Documentary on Doc Susie, local legend, premieres
Dozens of Grand County residents packed into Adolfs Event Center & Tavern in Winter Park on Wednesday night to witness the incredible life of Dr. Susan Anderson, better known around these parts as Doc Susie.
Rocky Mountain PBS premiered a new documentary at the tavern; a Colorado Experience episode entitled Doc Susie. The documentary briefly takes viewers through the life of one of Grand County’s most significant historical figures, featuring interviews with two of the county’s residents: Tim Nicklas, director of the Pioneer History Museum and Ida Sheriff, a former patient of Doc Susie.
“I am thrilled that they showed the beautiful person she really was,” said Sheriff. “It just really thrills me.”
Doc Susie was born in Indiana in 1870, and helped pave the way for female physicians across the country. She attended medical school at the University of Michigan in 1893, and moved to Cripple Creek, Colorado where she started her practice.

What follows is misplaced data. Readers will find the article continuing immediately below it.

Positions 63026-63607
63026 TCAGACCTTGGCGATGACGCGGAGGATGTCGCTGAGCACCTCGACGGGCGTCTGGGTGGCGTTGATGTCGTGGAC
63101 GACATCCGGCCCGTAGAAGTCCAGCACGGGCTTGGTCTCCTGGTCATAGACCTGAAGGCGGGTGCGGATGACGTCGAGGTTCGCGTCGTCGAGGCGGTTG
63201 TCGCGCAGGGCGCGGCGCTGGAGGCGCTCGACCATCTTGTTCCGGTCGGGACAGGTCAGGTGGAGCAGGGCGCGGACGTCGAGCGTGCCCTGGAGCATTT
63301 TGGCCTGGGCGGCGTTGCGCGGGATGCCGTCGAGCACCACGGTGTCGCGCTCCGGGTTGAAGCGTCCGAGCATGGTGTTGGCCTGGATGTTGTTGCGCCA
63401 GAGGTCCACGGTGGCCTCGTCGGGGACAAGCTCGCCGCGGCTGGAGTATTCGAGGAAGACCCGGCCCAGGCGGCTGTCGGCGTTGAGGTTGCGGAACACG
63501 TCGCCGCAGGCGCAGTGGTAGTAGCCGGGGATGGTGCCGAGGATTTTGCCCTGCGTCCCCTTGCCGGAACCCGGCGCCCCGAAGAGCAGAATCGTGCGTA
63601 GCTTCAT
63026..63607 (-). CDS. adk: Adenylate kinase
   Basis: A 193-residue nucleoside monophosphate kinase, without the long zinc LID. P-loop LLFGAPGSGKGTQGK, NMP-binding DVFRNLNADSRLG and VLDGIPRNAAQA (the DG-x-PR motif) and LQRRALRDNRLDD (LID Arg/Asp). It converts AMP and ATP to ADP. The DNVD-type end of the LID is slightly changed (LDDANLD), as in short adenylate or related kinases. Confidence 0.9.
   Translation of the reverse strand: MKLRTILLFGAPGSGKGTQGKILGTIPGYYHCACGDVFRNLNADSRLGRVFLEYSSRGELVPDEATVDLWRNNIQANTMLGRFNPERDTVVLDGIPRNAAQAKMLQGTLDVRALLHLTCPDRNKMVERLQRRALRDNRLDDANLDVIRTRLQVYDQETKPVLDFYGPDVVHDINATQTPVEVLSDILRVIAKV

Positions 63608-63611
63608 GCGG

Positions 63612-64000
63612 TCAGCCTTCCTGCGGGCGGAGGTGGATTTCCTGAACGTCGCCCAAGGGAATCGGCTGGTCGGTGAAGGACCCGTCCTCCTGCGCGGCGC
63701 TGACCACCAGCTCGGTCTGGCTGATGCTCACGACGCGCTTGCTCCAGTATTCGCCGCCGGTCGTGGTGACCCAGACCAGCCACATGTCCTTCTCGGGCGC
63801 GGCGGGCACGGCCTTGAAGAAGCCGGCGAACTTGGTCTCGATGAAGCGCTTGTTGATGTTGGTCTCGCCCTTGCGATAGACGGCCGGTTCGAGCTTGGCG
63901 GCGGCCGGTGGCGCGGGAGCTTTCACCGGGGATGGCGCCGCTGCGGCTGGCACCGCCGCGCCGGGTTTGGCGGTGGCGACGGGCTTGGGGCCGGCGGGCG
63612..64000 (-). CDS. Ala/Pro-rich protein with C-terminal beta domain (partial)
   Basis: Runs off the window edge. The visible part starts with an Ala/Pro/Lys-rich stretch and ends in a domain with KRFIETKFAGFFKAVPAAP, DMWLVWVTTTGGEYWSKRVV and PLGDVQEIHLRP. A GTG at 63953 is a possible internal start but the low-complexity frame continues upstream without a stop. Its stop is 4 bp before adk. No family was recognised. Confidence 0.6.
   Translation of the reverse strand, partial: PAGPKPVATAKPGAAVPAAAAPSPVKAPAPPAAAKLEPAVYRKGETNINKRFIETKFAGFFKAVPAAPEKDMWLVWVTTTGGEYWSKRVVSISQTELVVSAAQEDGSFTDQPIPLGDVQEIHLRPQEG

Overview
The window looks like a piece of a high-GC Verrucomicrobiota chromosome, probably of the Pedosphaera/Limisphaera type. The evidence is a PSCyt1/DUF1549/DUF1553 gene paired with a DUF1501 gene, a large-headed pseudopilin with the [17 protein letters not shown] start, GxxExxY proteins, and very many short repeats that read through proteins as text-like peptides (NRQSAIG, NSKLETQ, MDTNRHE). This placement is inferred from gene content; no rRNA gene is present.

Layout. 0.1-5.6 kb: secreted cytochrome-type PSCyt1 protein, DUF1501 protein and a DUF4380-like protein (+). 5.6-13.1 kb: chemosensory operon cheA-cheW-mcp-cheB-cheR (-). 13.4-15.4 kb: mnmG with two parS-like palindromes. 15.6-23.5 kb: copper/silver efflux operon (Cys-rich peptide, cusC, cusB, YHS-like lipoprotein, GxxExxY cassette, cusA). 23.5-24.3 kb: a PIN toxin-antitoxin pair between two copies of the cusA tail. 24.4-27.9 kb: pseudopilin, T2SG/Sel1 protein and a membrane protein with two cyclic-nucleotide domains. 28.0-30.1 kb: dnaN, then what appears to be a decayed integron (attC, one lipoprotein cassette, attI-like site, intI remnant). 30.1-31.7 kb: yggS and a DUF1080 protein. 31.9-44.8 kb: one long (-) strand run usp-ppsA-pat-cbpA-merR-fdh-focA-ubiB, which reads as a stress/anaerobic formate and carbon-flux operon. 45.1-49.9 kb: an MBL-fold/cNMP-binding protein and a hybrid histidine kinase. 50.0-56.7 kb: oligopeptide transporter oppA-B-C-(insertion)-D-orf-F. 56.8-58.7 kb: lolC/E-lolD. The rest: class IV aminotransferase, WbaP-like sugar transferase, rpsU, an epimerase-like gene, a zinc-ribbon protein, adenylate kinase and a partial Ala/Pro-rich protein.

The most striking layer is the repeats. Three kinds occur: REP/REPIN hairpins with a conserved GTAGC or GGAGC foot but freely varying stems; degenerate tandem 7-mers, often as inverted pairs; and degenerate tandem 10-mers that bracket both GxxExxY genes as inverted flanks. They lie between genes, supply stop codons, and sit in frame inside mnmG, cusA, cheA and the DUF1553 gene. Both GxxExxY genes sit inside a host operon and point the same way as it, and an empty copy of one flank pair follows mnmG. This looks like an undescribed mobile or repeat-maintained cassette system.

The town was full of miners who wouldn’t accept a woman doctor, believing that women were back luck. That is until Doc Susie began to change their minds. There’s numerous tales about her skills as a doctor in the area, including on one occasion when she was able to save a miner’s arm after an accident, and after a male doctor suggested amputation.
Personal issues derailed a promising start to her medical career in 1900, after her brother passed away and her fiancé left her at the alter. Doc Susie moved to Greeley where she was relegated to busy work and nursing. Soon after she was diagnosed with tuberculosis, and moved to Fraser to help battle the illness.
She tried initially to keep her medical history to herself, but word always gets out. One day while she was working a man came in begging for help, asking Susie to save a life. What she found was the man’s injured horse, which she indeed saved.
From then on the legend of Doc Susie continued to grow in Grand County. She served as Fraser’s only physician for decades, trudging through frigid, snow packed landscapes for miles to attend to her patients.
Susie retired in 1956, and took ill soon after. She passed away in Denver at the age of 90, and was buried in Cripple Creek. Today she is still regarded as a true pioneer, and legend in the county.
“My opinion of her was always as such a beautiful lady,” said Sheriff. “I never saw her upset. She is Grand County. She took care of everyone in Grand County. There was another doctor, and if you could catch him sober it was okay.”
The documentary aired on PBS on Oct. 26, but can be streamed on the Rocky Mountain PBS website.
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